Technically, today I managed to make the Bunkhouse meet the Heating Load requirement for Space Heating (and I almost met the Annual Heating Demand requirement as well!) I say technically because it was never the plan to spend $100k to build a $10k trailer. However, since it was all on paper, I decided to see what it would take. The Annual Heating Demand and Monthly Method worksheets gave me some visual feedback to help me decide what needed tweaking to get to my goal.
Let’s start by understanding what the Annual Heating Demand and Monthly Method worksheets are for. These worksheets are both designed to meet the EN 13790 method of calculating the heating demand for your project. The PHPP manual states that both methods give similar results with the Monthly method being more accurate, but the Annual method easier to understand. I found I used the information on both worksheets to help me understand the project. Only one can be chosen as the basis of the heating demand calculation for the PHPP (and this is done on the Verification worksheet), but you can still look at the graphs on both the Annual Heating Demand and Monthly method worksheets to help you understand what is going on.
Here are the charts I ended up with after I threw lots of money at the project and met the Heating Load requirement:
You will see that the Annual Heating Demand chart shows where I can expect to see the heating gains and losses and at what percent. This helped me decide between more insulation and changing window sizes. The Monthly Method chart showed me how much free heat I could expect each month and also showed me when I could expect overheating. The Blue line on that worksheet shows me what my losses are for each month, but not where specifically I am losing the most heat. That’s why I used both charts. By looking at both charts I could see how changing the window sizes would affect both overheating and heating. I could see how adding insulation affected the heating demand on both charts as well, but the Annual Heating demand sheet broke down the difference between the losses from the walls and those from the ceiling/floor areas so I was able to target where the additional insulation would do the most good.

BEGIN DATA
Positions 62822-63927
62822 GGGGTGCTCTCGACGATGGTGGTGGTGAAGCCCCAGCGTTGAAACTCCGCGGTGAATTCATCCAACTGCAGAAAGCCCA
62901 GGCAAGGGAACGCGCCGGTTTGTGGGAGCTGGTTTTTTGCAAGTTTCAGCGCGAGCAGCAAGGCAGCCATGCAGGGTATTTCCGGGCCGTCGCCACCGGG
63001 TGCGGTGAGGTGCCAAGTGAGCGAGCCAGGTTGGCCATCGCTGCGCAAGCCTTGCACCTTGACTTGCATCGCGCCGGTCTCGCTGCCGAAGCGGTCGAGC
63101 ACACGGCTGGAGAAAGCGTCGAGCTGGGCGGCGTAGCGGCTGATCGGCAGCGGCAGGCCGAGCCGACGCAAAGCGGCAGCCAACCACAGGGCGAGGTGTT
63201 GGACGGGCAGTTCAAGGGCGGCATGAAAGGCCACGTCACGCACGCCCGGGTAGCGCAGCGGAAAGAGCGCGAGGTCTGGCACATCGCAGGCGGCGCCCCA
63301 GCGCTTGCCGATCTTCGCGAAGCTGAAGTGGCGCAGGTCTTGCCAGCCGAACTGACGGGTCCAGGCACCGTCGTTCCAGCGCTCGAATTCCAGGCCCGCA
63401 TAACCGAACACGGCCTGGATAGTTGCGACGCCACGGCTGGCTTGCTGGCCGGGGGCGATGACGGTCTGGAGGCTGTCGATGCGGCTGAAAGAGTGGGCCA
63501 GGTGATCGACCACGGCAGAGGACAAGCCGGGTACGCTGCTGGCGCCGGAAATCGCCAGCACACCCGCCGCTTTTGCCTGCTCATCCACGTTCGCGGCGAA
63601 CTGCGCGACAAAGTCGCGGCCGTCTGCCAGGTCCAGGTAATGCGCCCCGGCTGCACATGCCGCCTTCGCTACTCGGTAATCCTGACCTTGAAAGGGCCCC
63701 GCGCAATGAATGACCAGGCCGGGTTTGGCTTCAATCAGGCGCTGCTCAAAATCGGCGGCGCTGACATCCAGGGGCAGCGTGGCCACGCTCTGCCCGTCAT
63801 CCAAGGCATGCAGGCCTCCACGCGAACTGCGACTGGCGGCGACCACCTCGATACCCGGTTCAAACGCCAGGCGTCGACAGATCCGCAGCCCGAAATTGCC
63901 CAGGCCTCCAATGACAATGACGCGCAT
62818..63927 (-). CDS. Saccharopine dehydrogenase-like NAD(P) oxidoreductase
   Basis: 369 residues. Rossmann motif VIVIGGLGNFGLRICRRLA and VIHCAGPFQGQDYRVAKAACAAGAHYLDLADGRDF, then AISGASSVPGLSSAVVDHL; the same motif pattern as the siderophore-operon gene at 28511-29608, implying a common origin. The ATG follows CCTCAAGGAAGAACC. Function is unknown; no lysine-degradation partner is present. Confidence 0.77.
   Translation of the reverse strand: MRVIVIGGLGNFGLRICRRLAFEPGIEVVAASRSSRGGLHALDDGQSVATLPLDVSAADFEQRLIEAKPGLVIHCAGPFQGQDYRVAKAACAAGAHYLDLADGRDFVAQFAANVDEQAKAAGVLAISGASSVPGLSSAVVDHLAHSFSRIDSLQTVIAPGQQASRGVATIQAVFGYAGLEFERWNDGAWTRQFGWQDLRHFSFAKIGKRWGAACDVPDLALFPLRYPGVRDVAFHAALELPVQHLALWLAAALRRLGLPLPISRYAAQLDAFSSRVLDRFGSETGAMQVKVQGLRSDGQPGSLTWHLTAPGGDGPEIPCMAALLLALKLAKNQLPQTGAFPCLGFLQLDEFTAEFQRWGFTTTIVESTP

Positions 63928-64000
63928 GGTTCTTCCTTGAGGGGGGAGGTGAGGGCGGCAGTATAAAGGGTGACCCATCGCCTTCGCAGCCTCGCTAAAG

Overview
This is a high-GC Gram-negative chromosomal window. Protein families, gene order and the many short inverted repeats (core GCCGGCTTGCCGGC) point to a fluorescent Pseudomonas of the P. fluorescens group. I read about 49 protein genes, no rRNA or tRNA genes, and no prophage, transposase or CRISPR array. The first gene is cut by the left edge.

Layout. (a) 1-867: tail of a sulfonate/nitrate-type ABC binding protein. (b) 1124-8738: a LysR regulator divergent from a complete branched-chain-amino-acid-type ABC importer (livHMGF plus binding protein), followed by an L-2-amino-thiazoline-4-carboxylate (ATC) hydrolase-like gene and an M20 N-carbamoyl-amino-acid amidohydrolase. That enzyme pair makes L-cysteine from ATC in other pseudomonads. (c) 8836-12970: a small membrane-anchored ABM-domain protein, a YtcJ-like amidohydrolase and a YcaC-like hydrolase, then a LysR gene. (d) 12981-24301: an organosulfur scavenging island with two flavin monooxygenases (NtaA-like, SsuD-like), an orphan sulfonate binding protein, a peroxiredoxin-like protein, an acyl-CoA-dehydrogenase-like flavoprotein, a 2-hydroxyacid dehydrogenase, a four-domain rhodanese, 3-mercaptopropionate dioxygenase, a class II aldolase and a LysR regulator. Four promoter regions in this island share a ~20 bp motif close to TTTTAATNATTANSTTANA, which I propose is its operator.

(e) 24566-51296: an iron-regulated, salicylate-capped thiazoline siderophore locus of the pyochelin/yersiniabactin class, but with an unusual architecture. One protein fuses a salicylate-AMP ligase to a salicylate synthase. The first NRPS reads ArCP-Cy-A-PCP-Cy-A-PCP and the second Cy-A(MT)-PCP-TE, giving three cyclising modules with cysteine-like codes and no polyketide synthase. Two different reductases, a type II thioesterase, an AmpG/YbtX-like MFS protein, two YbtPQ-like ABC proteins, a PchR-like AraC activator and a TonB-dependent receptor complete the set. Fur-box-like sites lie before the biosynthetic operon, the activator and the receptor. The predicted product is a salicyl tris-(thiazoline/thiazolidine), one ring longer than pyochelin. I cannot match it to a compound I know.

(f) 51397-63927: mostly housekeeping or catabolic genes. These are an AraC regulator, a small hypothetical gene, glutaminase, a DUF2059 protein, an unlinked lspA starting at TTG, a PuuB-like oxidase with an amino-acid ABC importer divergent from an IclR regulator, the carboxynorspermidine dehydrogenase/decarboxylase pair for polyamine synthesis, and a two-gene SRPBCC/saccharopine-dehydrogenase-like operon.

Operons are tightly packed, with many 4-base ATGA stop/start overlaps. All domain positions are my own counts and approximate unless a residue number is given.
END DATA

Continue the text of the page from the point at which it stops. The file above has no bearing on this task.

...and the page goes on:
Because the PHPP mentions that the Monthly Method was harder to understand I decided to see if changing the chart slightly would help me see it better and I found that I like it this way. (I didn't change it in the PHPP, I just made one by hand). I put the Solar and Internal Heat Gains on the bottom of the chart (in yellow) since I knew I automatically had those. Then I placed the Heat Demand (in red) above those to show what I would need to make up for the additional losses that I could expect (the blue line). I also added an area that shows overheating more clearly for the summer months (yellow with red cross hatch). June and September are actually special cases with free heat, heat needed, and over heating all in the same month. By color coding these charts and studying them you can really get an understanding of your project.
So, technically I was able to get past the first hurdle and meet the Heating Load requirement on paper. But what does the Bunkhouse look like overall and close up? Up next I will draw the bunkhouse to scale with the window sizes that worked and see if I can find out exactly how many gold bricks I would need for the vacuum panel insulation. I’ll also pull together some PH nerd numbers for all the folks who are wondering about R values and TFA.
Up Next – Bunkhouse Nerd Numbers.